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It's 2015, and 37 year old Michigan-born Evy Cobb returns to the English village of Rouklye twenty-one years after her last visit, when she'd been left with her grandparents while her peacenik parents were off trying to scupper a weapons test in the South Pacific. Back then she was Midge Miller, and it was as sixteen year old Midge that she fell in with the rather peculiar Juby Bench, who'd lived in Rouklye as a boy, until 1943, when the government evicted everyone in the Rouklye Valley to make way for troop training, weapons testing and tank manoeuvres. Over time the village, badly treated by the Army and never handed back to its former residents, fell into the soulless ruin that it remains to this day. This is the story of Juby's final return to this ruined place, of his not entirely accurate memories of being young there, and of his friendship with the young Evy, a friendship which, by its conclusion, immeasurably changed her perception of the world and her place in it.


When I was a boy, my grandparents told me of a cousin who, in 1943, at the age of sixteen, vanished from the face of the earth. Until then he lived in a village in the county of Dorset in southern England. If I ever heard his name I have no recollection of it, but I do remember being told that he was very tall, with wild hair, and that he had an 'interesting nose'. And that's it. End of story, you'd think.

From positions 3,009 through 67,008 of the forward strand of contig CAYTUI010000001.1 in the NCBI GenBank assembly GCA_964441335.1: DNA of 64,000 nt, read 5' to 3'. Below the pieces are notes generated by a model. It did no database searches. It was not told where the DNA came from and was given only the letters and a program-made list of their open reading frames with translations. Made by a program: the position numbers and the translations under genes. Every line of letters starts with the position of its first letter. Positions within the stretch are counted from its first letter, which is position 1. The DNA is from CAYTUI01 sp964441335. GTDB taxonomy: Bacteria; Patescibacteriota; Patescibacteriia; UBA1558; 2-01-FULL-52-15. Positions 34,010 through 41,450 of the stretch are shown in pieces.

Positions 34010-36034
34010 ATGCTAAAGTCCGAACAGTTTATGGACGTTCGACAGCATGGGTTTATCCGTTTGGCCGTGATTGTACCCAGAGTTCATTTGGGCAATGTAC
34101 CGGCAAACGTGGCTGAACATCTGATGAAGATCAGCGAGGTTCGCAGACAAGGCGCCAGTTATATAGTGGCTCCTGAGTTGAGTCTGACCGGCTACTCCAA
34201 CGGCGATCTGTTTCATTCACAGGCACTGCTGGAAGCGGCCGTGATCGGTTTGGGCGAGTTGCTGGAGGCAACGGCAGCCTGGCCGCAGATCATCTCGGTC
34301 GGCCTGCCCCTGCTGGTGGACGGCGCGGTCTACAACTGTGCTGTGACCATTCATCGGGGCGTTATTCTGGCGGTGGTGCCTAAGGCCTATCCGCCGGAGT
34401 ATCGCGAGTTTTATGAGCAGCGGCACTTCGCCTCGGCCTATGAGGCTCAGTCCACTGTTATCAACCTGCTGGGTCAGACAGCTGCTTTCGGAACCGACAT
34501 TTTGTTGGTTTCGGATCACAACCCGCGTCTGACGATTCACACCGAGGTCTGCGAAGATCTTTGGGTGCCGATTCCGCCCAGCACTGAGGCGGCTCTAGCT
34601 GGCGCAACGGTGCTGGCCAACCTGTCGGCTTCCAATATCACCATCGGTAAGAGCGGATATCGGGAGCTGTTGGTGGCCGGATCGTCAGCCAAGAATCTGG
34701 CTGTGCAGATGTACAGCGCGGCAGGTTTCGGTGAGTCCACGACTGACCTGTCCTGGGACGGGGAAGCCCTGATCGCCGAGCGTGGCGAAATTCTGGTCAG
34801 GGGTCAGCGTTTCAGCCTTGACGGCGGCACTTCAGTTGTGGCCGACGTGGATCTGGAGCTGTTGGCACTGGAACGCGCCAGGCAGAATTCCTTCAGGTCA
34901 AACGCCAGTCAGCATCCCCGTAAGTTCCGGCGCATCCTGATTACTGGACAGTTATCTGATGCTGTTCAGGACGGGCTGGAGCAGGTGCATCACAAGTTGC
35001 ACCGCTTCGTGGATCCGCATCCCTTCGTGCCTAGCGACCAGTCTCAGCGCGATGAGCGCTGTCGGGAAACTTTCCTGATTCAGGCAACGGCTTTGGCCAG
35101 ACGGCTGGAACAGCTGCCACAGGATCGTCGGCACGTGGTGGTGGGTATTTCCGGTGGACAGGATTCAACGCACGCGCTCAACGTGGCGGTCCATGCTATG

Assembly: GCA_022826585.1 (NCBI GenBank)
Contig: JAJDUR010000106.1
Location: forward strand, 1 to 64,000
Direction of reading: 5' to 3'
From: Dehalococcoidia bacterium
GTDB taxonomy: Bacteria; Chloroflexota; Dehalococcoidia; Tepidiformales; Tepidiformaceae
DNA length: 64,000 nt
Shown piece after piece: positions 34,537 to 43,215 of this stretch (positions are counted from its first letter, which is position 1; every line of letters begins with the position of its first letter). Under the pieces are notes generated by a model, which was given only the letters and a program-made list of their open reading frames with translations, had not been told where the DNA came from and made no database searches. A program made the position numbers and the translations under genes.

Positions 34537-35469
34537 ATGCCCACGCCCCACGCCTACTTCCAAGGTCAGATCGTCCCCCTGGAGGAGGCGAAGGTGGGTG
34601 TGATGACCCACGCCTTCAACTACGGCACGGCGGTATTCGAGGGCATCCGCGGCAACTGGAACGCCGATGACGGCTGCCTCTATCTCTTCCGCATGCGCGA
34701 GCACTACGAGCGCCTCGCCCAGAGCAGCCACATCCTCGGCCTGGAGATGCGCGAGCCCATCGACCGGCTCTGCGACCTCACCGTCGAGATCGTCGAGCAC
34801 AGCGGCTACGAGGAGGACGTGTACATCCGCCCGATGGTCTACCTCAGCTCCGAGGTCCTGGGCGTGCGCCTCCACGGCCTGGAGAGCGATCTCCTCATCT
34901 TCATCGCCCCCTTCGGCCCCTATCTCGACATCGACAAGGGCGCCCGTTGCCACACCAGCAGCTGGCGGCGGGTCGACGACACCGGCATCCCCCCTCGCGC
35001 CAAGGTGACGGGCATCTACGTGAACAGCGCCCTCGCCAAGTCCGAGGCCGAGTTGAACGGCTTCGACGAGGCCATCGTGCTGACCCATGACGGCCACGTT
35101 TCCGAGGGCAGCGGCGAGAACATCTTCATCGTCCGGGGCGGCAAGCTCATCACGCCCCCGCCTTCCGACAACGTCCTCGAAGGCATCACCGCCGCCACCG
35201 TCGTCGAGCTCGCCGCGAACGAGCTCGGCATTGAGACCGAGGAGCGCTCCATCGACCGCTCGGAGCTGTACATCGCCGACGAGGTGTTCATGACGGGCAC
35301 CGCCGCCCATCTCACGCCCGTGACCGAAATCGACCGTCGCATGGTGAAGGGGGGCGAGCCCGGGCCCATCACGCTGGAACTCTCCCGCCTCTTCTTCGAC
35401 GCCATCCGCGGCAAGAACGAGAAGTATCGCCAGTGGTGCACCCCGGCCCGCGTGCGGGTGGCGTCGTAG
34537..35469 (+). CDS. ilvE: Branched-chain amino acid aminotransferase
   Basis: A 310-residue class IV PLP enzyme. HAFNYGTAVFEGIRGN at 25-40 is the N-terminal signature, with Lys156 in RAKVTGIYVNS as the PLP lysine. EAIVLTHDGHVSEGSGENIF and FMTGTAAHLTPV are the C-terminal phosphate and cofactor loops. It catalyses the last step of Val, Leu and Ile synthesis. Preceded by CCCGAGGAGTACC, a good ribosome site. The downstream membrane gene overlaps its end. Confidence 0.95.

But many years later I came across an article about a Dorset village whose residents were evacuated by order of the government during World War Two so that it could be used for military exercises and training purposes. The village was called Tyneham and the article carried photographs that matched some of the ones that my late grandparents had shown me in their family album when talking about the obscure cousin.

Intrigued, I sought more material about the place, and soon, fascinated by what I read, I packed a bag and drove down to Tyneham, some 200 miles from where I lived at the time. There, I parked just above the village and strolled down a grassy incline between ancient trees, through a wooden gate in a low stone wall, and into…


Yes, Tyneham, abandoned those many years ago, was nothing now but a disorderly assortment of roofless, semi-collapsed former dwellings with weed-covered floors and ivy crawling through ragged rectangles that once were windows. And what a dismal, soulless place it was! Only two buildings still stood in their entirety: the church and the schoolhouse, which offered information about the village and the valley it huddled in, with old photographs showing how it had looked before the war, and many of the people who'd lived there.